A winter trek to Triund is an easy to moderate (depending on snow) 6 kilometre trek over a wide well-marked trail. Nevertheless, winter trekking does come with its share of challenges. Care is needed to negotiate accumulated snow and ice along the way. A pair of low flex, stiff soled boots is preferred for this trek.
Triund, despite its recent commercialisation, remains the best vantage point for Dhauladhar gazing and peering over the Kangra Valley. This is especially true for winters when it is not uncommon to have the meadow entirely to yourself. Situated at an elevation of 2810 metres, Triund is a long exposed ridge covered with grass and it is the best known day trek around Mcleoadganj. Most travel web sites recommend visiting Triund during the summers. However, during January and February it is not uncommon to have the place all to yourself. Star gazing on a cold winter night is one of the best reasons for visiting Triund in the winters. Mun, Camel, Rifle horn, Two Guns, Slab and Dromedary Peak are just some of the peaks that dominate the skyline under a bright umbrella of stars on a clear night. The night also reveals the twinkling lights of the twin cities of Dharamshala and Mcleodganj. Himachal has received exceptionally heavy snowfall this winter and January seemed like the best time to visit Triund as it lay desolate and covered in a mantle of snow and ice. One tea shop en route and another one at Triund were still operational, while the others including the one at Snow Line had shut down because of snow and cold temperature. However, the most memorable moment of this trek was watching the sun rise over the Dhauladhars and into the Kangra Valley. The early morning sun lights up the sky in mellow yellow, which changes to a bright orange and then on to an angry red. The mist that envelops Kangra Valley is parted like a curtain being drawn apart on a stage, and the valley shimmers and appears of a hazy nothingness like a conjurer’s trick.
Triund can be approached via a moderate 6 kilometer trek from Galu Maheshwari temple near Dharamkot. The trail is a wide, well-marked and well-known mule path and there are no bifurcation along the way. For most part, the trail catches the sun throughout the day and this keeps the trail relatively snow free. During an exceptionally heavy snowfall this path does catch a flurry of snow but it is seldom blocked for more than a day or two.
The trail starts with a gentle climb from Galu Maheshwari Temple till café Magic View. The café is rightfully named because of the beautiful view it affords over Kangra Valley. This café is halfway in terms of distance but it is almost a third of the way in terms of effort. After Magic View café the ascent gets a tad steeper and it ends in a steep one kilometre stretch through a forest of Deodars and Rhododendron. This final stretch through the woods is known as 22-curves, because of the 22 switchbacks that one has to walk through to get to Triund. A word of caution though; this last kilometre of wooded section receives no direct sunlight and therefore snow accumulates into ice along the path which can get quite slippery. Be careful over this section especially during descents and early mornings when the ice is at its slipperiest.
Tip: The trail to triund and beyond is rocky and cut as steps. Boots with relatively stiffer soles fare much better over these rocky trails. When buying new shoes / boots, check sole stiffness by bending the shoe along the sole, with the toe box pressed to the ground. The shoe that flexes more, is less stiff.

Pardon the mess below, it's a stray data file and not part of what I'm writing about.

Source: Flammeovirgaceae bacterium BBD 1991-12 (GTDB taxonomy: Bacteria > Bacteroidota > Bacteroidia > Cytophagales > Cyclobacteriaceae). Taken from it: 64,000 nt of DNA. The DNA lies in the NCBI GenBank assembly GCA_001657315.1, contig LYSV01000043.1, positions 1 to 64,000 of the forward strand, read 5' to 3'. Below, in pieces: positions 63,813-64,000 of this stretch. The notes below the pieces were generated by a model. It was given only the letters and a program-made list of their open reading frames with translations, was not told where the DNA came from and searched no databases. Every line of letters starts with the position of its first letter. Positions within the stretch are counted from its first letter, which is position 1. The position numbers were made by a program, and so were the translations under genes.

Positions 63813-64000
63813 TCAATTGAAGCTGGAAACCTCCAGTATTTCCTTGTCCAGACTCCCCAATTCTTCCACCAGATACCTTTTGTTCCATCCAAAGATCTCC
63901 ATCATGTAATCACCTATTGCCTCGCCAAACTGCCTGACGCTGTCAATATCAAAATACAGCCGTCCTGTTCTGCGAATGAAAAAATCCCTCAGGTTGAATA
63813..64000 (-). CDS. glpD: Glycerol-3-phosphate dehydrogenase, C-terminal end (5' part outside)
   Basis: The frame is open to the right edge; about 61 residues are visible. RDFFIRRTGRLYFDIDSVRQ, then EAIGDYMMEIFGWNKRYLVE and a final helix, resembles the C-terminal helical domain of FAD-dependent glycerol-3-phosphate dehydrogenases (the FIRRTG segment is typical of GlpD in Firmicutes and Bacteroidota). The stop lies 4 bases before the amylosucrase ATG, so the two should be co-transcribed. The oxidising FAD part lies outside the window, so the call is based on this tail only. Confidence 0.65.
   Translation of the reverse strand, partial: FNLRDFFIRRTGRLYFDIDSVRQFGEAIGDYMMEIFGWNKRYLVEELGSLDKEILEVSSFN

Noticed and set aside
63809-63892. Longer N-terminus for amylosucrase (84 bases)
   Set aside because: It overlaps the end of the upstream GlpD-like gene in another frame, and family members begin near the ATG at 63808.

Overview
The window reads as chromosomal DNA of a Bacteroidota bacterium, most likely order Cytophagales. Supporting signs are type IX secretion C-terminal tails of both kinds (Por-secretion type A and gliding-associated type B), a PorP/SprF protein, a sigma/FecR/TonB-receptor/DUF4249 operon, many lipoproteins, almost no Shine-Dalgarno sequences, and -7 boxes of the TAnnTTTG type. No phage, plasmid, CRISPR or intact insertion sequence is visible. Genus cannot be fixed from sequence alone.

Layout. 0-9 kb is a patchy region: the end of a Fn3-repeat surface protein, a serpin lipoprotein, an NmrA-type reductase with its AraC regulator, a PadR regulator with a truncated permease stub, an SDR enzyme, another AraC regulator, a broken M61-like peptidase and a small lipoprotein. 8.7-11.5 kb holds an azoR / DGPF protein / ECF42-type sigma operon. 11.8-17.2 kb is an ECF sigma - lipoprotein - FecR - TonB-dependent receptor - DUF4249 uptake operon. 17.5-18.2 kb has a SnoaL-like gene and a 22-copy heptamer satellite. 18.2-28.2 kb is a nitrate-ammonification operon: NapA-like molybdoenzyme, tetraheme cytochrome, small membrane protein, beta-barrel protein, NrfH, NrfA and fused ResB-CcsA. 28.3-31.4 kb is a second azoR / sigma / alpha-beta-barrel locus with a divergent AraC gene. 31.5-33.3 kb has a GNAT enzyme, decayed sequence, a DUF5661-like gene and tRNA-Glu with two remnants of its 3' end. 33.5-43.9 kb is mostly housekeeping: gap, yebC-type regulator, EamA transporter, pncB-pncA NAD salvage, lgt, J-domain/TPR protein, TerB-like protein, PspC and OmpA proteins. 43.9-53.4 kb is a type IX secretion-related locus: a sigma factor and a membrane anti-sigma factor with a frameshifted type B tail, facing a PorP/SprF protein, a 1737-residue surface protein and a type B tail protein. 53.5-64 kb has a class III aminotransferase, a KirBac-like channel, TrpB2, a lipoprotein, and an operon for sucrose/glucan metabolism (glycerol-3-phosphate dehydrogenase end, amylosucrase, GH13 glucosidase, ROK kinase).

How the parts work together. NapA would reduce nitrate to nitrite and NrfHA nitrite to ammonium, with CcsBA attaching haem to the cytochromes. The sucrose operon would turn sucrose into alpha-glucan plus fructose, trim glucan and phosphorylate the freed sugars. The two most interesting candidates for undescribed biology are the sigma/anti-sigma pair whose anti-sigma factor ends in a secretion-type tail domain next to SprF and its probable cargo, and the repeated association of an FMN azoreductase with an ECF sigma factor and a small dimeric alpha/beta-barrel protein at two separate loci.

Easy to moderate
2 – 3 hours ascent 1.5 – 2 hours descent (from Galu Temple). Add an extra 1.5 hours if starting from Mcleodganj Bus Stand.
5.5 kilometres from Galu Temple, 10 kilometres from Mcleodganj bus stand
START AND FINISH
Galu Maheshwari Temple near Dharamkot
Buses ply regularly to Mcleodganj from Dharamshala. From Mcleodganj one can make an easy walk to Galu Maheshwari Temple near Dharamkot. You can also rent a taxi / auto rickshaw at Mcleodganj bus stand to ferry you to Galu Temple. Taxi charges 200 to 400 rupees one way (2015) between Mcleodganj bus stand and Galu Temple
The stay options in Triund have increased recently. The oldest structure is a forest guest house which can be booked in Dharamshala. The booking office lies behind Park Restaurant opposite to Dharamsala Police Station and General Post Office. Another privately owned guest house with two rooms is run by a tea shop owner. A room at either of these guest houses cost around 500 rupees / night.
You can rent a tents and beddings at tea shops in Triund. If you are feeling adventurous, a couple of caves to the South end of the ridge offer free accommodation. However, this winter we recorded a minimum temperature of minus 5 degrees C at night (with windchill), so its better to keep an eye out for the weather and be prepared.
Pleasant during the day, if it is sunny. Below zero degree C at night in December and January. Could go as low as -9 with windchill.
No water source en-route or at Triund. The tea shops charge 50 rupees for a bottle of water. If you are on a limited budget its best to carry your own water and eatables.
Caution. It gets cold (-5 degrees C) at night in winters. If you plan to bivouac at one of the caves, make sure you are adequately prepared.
Downloads and GPS Logs
GPS route map in .GPX and .KML format. GPX works with most GPS devices like Garmin and TomTom while KML works with Google products like Maps and Earth.
View / Download from wikiloc
View / Download from Google Maps
Triund tea shop menu (2015 prices)
- Bottled Water Rs. 50
- Gatorade Rs. 70
- Maggi Noodles (cooked) Rs. 70
- Maggi Noodles (cooked with vegetables) Rs. 90
- Lunch / Dinner. Rice with Dal (lentils) Rs. 100
- Lunch / Dinner. Rice with Dal (lentils) and Roti Rs. 150